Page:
What helps you overcome creative block? Any go-to strategies? I’d love to hear about it in the comments!

28 thoughts on “The Writing Capelet, Part I

  1. Shirley, I am right there with you: writing is hard, energy-expending, business! I’m so glad to hear that you are giving yourself time and space and understanding πŸ™‚ It will all come when you’re ready. In the meantime, I LOVE the purple you chose for the poncho–even if you ended up frogging it. It’s still a gorgeous beginning. Write on!! ~Melissa

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    1. Thanks for the kind and supportive words on writing, Melissa – it means a lot to hear, from a prolific writer and book-published author (!), that writing remains hard business! πŸ™‚ And, glad you like the purple. And write on I will (and must!). Enjoy your weekend. πŸ™‚

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  2. My half-finished WIPs usually end up in a tote or leftover grocery bag which I then push deep into the back of my craft closet. You’ve inspired me to get in there and start frogging the ones I know in my heart that I will NEVER finish. They are just taking up space and wasting good yarn. Thank you! Glad to hear your writing is going well!

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    1. I do the grocery bag, too! I’ve more recently discovered using oversized Ziploc freezer bags which, yes, get pushed to the back of the closet, too. I’m glad to have helped, if even a little bit — it can sometimes be hard to gauge whether a project will see its day, or whether the yarn ought to be freed up again (though it helps, too, that frogging can be kind of fun). Thanks for reading, Robin. I hope you enjoy your weekend! πŸ™‚

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  3. Write on, Shirley! I’m glad to hear that your thesis writing is going well… The longer days and sunnier weather does seem to help everything flow that bit better, doesn’t it? But I know what you mean about getting cold when you’re concentrating – phew! I thought that only happened to me! I think the capelet/poncho idea is great, and although it’s a while since I last did any stranded colourwork, your post reminded me of a tip I read at that time – if you’re working in the round, turn the piece inside out so the floats are on the outside of the tube. This means they’re less likely to become too tight and pucker the knitting! Good luck with your latest project – with those colours, you can do no wrong! πŸ˜€

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    1. Thanks for the kind writing and knitting words, Helen! (write on, I will!) And I’m glad to hear I’m not alone in this cold experience, but am also sorry that you, too, know the concentration chills! I have impervious friends who work in AC rooms in *t-shirts*! I wonder if getting cold has something to do with all resources and energy going into brain cells to fuel a difficult task? Or probably just the sitting still… or both! Thank you for the helpful and very timely reminder about turning the work inside out. That’s a very important tip, and I think that would do just the trick, actually! I will give it a go on the next stranded project in the round for sure! I hope you enjoy your weekend. πŸ™‚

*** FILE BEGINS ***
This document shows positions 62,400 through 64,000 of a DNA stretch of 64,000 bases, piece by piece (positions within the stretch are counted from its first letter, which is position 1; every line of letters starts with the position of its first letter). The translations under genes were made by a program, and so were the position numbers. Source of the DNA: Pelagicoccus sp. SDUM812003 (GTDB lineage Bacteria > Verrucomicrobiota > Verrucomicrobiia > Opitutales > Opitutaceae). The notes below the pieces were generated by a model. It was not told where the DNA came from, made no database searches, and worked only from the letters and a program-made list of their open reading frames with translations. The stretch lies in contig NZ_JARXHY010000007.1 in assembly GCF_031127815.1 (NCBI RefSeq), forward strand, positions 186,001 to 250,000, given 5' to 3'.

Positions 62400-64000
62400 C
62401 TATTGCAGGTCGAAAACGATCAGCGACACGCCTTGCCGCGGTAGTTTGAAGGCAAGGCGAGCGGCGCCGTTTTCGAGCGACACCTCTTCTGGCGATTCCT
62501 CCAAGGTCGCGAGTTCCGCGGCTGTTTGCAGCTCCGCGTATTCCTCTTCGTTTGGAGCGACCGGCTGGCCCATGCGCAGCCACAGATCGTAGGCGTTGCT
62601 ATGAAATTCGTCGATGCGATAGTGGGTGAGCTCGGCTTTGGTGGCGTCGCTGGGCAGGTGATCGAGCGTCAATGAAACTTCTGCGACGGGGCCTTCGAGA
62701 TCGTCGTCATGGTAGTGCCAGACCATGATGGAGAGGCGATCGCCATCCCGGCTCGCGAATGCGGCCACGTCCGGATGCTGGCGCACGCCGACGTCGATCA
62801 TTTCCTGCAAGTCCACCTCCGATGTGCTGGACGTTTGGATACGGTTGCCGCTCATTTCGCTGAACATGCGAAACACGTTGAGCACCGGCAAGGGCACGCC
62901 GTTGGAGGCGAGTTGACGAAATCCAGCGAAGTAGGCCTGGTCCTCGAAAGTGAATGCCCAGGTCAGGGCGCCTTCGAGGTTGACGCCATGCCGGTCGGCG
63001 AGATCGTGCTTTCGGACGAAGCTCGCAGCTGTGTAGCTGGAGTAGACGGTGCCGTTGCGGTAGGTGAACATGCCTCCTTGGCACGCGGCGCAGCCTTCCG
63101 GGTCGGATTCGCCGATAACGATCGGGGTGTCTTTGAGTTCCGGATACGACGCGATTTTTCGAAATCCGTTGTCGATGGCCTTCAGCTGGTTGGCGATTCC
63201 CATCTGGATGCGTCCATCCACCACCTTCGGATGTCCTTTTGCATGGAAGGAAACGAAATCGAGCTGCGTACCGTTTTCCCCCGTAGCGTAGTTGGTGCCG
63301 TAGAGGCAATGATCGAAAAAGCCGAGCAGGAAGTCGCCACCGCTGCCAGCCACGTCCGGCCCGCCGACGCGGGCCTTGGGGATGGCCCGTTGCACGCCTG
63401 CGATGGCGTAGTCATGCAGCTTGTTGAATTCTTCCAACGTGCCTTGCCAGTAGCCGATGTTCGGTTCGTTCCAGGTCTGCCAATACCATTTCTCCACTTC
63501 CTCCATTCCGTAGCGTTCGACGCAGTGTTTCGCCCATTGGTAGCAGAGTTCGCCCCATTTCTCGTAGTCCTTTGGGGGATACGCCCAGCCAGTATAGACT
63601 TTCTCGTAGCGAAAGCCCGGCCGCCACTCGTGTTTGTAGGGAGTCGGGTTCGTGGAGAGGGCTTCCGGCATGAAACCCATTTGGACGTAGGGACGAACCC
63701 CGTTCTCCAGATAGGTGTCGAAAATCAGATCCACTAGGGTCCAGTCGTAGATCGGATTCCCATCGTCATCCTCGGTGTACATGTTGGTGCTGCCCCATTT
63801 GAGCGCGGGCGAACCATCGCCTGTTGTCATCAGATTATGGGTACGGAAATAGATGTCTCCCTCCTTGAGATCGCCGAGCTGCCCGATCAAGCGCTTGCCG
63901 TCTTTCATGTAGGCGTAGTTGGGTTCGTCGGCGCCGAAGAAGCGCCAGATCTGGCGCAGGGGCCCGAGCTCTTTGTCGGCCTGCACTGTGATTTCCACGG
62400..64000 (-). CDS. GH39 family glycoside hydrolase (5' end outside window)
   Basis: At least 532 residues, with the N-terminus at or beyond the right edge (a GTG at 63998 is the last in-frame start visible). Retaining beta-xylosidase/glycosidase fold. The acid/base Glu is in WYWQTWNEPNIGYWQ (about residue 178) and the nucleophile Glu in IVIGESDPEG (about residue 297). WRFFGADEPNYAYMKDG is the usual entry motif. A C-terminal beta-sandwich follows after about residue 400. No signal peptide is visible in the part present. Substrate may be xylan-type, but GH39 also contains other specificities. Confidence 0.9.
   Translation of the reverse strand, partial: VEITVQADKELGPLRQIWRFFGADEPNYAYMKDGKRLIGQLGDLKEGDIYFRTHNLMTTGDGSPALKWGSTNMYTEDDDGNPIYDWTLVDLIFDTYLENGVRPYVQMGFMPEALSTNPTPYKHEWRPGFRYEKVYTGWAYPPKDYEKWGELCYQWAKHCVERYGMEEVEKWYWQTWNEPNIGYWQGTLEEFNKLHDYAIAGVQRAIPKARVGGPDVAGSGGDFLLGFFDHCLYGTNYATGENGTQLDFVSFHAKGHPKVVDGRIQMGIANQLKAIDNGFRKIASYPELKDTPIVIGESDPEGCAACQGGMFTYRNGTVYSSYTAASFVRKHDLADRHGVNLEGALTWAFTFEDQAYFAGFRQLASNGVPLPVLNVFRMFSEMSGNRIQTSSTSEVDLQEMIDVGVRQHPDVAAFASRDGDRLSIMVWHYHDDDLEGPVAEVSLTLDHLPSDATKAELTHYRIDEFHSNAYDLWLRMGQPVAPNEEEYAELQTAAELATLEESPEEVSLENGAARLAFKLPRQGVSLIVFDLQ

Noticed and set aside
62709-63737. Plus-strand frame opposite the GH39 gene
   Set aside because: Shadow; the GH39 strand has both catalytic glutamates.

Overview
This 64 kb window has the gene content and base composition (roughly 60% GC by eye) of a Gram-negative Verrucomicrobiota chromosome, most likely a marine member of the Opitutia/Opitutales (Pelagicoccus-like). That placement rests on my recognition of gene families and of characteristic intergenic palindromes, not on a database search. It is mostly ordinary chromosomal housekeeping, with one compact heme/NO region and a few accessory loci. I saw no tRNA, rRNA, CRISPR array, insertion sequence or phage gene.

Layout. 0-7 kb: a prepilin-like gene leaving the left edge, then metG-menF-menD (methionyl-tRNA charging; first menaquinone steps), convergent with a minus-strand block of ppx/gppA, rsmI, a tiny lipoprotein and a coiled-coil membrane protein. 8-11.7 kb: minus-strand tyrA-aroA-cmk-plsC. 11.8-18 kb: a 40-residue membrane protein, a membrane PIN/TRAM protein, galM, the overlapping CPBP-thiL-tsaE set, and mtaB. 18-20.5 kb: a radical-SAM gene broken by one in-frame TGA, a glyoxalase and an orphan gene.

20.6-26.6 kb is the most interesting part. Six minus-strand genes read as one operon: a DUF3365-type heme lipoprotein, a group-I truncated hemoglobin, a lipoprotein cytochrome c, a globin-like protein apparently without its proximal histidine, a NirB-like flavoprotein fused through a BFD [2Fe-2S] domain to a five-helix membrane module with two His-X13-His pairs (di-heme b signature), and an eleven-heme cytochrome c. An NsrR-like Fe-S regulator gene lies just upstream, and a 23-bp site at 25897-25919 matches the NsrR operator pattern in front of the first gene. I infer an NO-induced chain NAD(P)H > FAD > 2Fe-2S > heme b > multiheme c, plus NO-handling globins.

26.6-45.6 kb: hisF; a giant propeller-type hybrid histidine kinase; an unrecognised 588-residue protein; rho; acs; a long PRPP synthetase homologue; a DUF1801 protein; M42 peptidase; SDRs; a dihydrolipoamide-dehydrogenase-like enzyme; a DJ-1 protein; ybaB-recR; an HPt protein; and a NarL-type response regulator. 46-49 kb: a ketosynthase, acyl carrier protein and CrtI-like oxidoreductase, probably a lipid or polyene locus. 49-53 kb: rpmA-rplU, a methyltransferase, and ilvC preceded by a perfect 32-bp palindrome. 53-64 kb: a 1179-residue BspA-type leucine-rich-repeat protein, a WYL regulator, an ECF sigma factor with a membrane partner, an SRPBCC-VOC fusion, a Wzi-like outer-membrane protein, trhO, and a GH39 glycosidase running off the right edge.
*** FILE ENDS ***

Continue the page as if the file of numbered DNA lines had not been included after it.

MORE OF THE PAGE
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      1. Cheers, Shirley! I’m excited to see what capelet mark 2 looks like! Heck, I might even make one myself – especially since the floats in the back of the colourwork will add a stealthy extra layer for additional library warmth! Concentration chills, begone! πŸ˜€ Happy making!

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  4. Based your blog you writing is engaging and appears natural and effortless. Wishing you much success with your writing project (which is probably not as fun as your blog) – a little each day and it is done πŸ™‚
    Thanks for sharing your reflections on “stranded” projects. I like this term it seems even better than UFP/unfinished object. They are usually unfinished (at least for me) because they got stranded! And sometimes you just got to “unravel” and say “not now” or “not ever” on a stranded project!

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    1. Aw, thank you, Tierney. πŸ™‚ You are very right – “a little each day and it’s done.” I think I might have to type that up verbatim and pin it somewhere near the desk, thank you! It’s such a wonderful principle.
      Yes, this garment definitely got “stranded” — it was a little like starting a road trip, getting most of the way there and then having the car peter out, or taking a really wrong turn! I think this may be a “not ever” project, but we’ll see. Thank you for reading, and enjoy your weekend! πŸ™‚

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  5. Sometimes things just don’t work out. It takes humility to acknowledge, frog and move on. If you feel you won’t wear it, why bother? Glad that your writing mojo is back, writing a thesis must be a long and difficult endeavor. Kudos to you for all your hard work. You’ll get there. I’ll be happy to see what you decided to do with this colorful yarn. Take care Shirley.